-- This is the insane idea that you allow for time-travel within the same day/hour. As in, players can interact with themselves from previous time periods with their time-travel capabilities. This, for obvious reasons, can lead to abject session failure if things get too out of control, because you're opportunity for serious paradoxing, and if you aren't ready to rule on the temporal catastrophies that will result, well then, your players will just stop listening to you. Until recently, I figured this kind of game should be left to the imagination, as it would be too difficult to run as a Game Master.

But I was proven wrong, as I hadn't considered that if you kept things contained spatially, you could go nuts temporally. I played in a game called "HG Wells High School," (run by a mysterious character who goes by "J.C.") where each player played a famous time-traveler from cinema. Jon Connor, Bill S. Preston Esq, Marty McFly, Wesley Crusher, etc. (I played Wesley Crusher, for obvious reasons). We were all brought to a mysterious Time-Traveler's High School (as High School students) and expected to find our classes and complete our class schedules. Of course we didn't know where the classes were and our schedules were mysteriously incomplete, so we had to explore a map of the high school we were given. Only thing was, there was weird stuff going on in each of the rooms, monsters and whatnot we had to fight, and all of it was associated with Dr. Who episodes. As a non-Whovian (I know its a good show, but who has the time?), I was at a distinct disadvantage as far as figuring out the plotline. However, occasionally one of us would stumble upon a time-portal and be wisked back to various points in time based on a random die-roll chart. It could be to the beginning of the day, to just an hour before. This meant that for a significant portion of the game we were separated and the GM dealt with us individually, and I vaporized no fewer than two other Wesley Crushers in an attempt to be the one Wesley Crusher remaining, not to mention knocking out a Biff Tannen with a baseball bat (yes Biff is a time-traveler. Think about it...). Point is, in this case the Game Master minimized the Area we could explore (we were locked in the High School), but let time run wild in the High School. He had already determined what happened in each room if we didn't enter it, so if we saved someone in one room the first-time around, and then moved past it the second time then that person would be dead now. It worked out a lot smoother than you'd think, and opened me up to a lot more flexibility on using time-travel in my games.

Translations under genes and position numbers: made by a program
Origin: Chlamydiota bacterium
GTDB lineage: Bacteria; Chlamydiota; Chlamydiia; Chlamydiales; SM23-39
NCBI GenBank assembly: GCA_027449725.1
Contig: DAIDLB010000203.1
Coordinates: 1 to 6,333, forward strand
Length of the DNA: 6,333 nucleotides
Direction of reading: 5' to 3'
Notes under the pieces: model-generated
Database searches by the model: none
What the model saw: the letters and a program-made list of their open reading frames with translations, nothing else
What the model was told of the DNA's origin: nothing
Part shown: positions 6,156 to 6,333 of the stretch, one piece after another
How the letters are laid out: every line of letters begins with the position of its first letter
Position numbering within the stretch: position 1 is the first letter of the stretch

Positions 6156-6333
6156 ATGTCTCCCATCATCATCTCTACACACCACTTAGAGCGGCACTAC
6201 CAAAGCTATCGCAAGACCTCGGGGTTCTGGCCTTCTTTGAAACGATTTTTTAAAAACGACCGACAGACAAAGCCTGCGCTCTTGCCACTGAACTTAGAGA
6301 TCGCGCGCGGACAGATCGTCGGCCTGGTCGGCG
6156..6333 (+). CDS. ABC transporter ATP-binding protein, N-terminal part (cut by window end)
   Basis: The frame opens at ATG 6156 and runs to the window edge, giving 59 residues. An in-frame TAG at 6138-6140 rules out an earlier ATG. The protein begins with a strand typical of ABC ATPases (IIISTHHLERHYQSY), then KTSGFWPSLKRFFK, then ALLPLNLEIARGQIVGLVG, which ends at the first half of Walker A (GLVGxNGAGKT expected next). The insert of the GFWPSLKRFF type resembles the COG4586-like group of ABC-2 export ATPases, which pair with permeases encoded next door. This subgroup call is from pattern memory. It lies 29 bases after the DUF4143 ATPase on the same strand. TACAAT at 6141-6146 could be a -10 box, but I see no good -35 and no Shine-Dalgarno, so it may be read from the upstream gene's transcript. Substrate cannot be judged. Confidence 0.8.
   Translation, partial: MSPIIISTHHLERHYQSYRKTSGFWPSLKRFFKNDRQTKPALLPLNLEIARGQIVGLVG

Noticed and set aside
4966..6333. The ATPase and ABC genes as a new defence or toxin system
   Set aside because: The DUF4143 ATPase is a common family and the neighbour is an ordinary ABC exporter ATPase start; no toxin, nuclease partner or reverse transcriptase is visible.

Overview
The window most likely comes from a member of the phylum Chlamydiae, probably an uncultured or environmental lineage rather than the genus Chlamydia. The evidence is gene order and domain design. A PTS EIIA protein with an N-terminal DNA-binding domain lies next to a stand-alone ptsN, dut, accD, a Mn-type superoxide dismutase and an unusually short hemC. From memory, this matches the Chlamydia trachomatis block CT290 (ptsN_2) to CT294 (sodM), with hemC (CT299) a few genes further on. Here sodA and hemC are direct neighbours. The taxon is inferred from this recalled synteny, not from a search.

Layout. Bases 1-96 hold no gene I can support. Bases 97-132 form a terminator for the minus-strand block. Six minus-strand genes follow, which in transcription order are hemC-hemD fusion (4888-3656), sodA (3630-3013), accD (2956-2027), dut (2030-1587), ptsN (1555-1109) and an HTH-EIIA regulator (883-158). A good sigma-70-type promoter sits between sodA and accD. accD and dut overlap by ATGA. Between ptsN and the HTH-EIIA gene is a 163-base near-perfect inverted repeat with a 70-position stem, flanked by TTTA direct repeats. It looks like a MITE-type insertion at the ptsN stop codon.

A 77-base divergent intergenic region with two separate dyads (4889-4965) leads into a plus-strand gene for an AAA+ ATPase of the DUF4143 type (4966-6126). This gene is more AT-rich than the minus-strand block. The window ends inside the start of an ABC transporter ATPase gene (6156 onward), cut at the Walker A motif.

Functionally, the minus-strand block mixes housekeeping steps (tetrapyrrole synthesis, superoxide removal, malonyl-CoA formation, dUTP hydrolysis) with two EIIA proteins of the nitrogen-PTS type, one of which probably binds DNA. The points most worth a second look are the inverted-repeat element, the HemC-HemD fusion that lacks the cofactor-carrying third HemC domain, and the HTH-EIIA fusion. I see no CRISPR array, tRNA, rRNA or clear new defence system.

I'm now convinced that Full-On, Paradox Time-Travel is a viable game session option, and especially works and is run-able if you limit the areas in which the players can explore. In this way, while you're ensuring paradoxes occur, you can prepare for the most likely ones. This way you can have crazy time-travel without worrying about the players going one day back in time and winning the lottery over and over, so they can all buy flamethrowers, or somesuch hyperbolic effect.

So that's the three forms of Time-Travel in running RPGs I've experienced. If there's one I'm missing, or one you've played in that was rad to the max, let me know. I'm always looking for cool time-travel ideas to abjectly steal from smart GMs and shoehorn into my own games!